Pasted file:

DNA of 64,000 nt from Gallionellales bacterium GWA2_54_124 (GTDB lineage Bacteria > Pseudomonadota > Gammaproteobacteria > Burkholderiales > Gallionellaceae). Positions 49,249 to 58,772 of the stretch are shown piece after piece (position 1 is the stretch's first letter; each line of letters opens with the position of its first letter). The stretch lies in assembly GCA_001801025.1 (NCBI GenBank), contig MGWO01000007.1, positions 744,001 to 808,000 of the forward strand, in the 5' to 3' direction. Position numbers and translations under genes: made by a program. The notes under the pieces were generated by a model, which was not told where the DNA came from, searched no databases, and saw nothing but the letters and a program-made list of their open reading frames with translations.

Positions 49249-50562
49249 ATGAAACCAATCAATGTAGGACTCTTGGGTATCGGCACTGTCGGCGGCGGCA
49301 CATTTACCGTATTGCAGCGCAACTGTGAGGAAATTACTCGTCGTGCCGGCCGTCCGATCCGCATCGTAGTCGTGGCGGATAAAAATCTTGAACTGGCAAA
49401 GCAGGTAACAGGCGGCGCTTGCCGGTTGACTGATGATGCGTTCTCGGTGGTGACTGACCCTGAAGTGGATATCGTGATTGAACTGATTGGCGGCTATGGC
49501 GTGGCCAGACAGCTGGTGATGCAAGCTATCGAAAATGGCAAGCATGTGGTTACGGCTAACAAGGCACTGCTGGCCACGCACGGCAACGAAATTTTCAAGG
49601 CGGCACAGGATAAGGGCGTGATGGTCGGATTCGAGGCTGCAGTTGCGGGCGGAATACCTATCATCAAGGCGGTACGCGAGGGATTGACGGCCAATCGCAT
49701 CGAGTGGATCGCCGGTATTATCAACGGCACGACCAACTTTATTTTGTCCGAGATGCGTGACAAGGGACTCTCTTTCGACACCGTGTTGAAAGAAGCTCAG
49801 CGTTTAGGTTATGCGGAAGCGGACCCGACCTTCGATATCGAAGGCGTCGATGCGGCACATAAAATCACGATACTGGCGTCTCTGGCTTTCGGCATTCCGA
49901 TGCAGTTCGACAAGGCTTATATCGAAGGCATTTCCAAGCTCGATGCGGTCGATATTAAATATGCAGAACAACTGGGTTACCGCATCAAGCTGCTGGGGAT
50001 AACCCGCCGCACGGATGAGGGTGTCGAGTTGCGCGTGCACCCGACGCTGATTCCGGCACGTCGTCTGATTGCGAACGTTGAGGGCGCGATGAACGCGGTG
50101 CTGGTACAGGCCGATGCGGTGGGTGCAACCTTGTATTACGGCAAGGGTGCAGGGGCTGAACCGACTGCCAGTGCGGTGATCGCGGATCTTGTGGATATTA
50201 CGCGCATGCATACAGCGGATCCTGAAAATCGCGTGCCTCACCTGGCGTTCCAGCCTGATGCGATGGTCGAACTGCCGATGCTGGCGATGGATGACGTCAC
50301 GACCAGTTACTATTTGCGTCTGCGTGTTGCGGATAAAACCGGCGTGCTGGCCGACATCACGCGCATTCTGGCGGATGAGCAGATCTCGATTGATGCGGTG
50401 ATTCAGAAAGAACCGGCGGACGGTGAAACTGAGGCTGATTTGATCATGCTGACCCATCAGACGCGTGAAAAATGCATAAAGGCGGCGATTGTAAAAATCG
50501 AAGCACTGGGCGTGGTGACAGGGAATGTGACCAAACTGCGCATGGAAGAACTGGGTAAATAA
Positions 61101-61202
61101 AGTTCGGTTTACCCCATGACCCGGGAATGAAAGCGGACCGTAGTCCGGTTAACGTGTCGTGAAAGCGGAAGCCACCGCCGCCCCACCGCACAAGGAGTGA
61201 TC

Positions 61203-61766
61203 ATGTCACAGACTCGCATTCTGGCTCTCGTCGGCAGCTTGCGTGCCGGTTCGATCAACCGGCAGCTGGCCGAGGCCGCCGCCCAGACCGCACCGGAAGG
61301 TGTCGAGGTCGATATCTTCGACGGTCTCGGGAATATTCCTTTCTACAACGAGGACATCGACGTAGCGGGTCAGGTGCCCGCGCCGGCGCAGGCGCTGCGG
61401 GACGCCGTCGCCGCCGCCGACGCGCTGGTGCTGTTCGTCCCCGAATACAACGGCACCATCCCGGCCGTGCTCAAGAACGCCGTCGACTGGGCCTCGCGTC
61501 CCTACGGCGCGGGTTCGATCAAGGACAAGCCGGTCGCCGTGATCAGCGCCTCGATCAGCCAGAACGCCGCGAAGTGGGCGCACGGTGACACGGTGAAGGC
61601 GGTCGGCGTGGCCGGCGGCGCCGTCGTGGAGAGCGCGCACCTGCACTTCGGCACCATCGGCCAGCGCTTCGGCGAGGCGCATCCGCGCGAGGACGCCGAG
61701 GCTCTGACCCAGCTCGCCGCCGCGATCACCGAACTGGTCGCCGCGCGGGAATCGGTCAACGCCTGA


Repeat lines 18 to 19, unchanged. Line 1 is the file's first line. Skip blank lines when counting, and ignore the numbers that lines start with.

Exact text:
61101 AGTTCGGTTTACCCCATGACCCGGGAATGAAAGCGGACCGTAGTCCGGTTAACGTGTCGTGAAAGCGGAAGCCACCGCCGCCCCACCGCACAAGGAGTGA
61201 TC